This section is from the book "Machine Shop Work", by Frederick W. Turner, Oscar E. Perrigo, Howard P. Fairfield. Also available from Amazon: Machine shop work.
In laying out the work for the planer and milling machine, great care must be exercised.
It is necessary that there should be a base line to which the lines may be referred. It depends on the character of the work as to how this should be done. Sometimes it is quite sufficient to lay off the base line parallel to one side of the casting or forging. If the side thus used is to be finished, then the base line should be located at the proper distance from it to allow for the finishing. The amount required varies with the character of the casting or forging; this has been fully explained. Usually there is some outline of the rough piece that will serve as a guide.
As an example of the laying-out of work, take the valve and steam-chest seats shown in Figs. 251 and 252. The work is to be machined on a planer. The cylinder has probably been bored. It is then placed on the planer, and so set that the center line through the cylinder is parallel to the platen of the planer. The first machine work to be done is the taking-off of the roughing cut from the face A. This face is to be planed down to a certain height above the cylinder center; this height may be marked on the edge of the valve-seat by the prickpunch mark B. If the surface C is to be planed at the same time, its height is indicated by the prickpunch mark D. These points may be located by means of the surface gage. Set the gage on the platen, and elevate the point to the proper height. Move it so that it will touch the side of the casting at the proper point, and make the marks B and D accordingly. When the surfaces A and C have received the roughing cut, the plan may be laid off as in Fig. 252. With a square having a suitable length of blade, locate the points G and H directly over the center of the cylinder. Cover the surfaces A and C with chalk where lines are to be drawn. Draw the lines I, J, K, and L on the surface A, between G and H. Through the center of the side of the exhaust port, draw the lines E and F at right angles to G H. This is done with a scriber. Lay off half the width of the exhaust port on either side of E and F, and draw the lines M N and OP parallel to E and F. In like manner, draw the lines QR and S T for the limits of the steam ports. All of these lines are to be emphasized by the use of prickpunch marks as indicated.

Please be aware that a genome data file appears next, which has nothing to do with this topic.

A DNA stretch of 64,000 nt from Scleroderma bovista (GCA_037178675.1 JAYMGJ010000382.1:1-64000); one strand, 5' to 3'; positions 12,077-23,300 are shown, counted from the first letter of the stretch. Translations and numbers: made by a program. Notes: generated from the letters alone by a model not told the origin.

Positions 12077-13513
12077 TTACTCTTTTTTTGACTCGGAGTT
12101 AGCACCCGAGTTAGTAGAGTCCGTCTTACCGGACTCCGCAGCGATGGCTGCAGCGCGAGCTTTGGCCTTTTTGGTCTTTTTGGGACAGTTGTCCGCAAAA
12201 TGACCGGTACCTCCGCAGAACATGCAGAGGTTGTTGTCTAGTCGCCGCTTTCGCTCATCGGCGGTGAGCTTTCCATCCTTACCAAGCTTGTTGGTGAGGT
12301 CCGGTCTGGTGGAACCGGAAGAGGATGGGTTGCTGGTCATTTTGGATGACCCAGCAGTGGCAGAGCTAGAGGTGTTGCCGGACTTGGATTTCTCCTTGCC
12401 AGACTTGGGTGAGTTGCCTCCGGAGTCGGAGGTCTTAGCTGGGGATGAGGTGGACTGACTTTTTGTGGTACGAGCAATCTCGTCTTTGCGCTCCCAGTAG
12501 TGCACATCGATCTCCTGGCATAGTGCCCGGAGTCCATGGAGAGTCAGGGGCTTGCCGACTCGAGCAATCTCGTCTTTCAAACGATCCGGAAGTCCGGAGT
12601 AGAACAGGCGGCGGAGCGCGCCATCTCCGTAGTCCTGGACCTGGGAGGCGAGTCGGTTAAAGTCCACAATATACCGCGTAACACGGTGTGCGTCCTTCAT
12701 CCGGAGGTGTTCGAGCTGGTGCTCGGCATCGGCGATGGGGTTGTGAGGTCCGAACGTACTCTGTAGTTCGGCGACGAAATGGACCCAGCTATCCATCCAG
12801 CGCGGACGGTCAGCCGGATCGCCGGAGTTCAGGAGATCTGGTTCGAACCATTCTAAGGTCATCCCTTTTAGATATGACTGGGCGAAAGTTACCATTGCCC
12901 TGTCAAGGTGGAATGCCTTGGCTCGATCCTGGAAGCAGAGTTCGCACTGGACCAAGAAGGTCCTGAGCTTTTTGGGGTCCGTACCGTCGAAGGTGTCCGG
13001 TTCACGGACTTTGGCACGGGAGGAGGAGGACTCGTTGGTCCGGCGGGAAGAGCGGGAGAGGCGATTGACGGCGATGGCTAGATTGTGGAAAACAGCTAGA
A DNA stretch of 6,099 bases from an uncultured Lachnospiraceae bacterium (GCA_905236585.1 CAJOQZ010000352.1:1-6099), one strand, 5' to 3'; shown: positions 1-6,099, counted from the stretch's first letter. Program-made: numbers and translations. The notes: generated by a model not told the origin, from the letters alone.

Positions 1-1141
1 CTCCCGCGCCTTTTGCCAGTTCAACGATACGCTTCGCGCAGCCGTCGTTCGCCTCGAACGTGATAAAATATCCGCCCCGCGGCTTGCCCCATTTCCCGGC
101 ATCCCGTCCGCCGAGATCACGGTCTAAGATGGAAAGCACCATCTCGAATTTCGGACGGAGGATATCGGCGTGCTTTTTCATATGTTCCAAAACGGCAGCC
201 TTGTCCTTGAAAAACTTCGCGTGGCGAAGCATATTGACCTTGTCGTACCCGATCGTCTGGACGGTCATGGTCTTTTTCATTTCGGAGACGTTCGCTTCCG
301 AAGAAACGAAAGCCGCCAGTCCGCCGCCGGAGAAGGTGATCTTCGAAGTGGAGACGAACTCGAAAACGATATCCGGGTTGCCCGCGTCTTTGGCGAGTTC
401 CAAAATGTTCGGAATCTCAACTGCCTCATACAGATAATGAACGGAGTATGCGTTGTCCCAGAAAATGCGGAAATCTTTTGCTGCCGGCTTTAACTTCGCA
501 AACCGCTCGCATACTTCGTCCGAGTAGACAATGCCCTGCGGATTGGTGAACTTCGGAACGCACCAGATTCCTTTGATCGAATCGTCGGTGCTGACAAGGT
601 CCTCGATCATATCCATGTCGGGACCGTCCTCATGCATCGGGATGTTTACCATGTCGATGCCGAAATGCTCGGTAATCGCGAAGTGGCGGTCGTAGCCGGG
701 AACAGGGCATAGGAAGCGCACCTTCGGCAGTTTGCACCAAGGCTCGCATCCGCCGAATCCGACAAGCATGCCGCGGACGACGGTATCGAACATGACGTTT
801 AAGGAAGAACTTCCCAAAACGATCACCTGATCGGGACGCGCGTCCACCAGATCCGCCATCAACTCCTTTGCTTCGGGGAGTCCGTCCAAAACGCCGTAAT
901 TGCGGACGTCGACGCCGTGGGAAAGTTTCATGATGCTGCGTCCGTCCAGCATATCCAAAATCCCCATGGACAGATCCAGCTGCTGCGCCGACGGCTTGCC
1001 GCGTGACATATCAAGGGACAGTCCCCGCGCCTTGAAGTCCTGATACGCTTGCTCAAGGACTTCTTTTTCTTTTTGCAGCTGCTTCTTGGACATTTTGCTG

Fig. 251. Laying Out Valve Seats.
Fig. 252. Layout of Steam Ports.
If the sides of the valve-seat are to be finished, the line to which the metal is to be cut is indicated in the same manner. Finally, the holes VVV, etc., for the holding-down studs of the steam chest, are to be laid out. The center lines are first drawn; then the centers of the holes are marked, after which the circles for the holes are drawn as already described.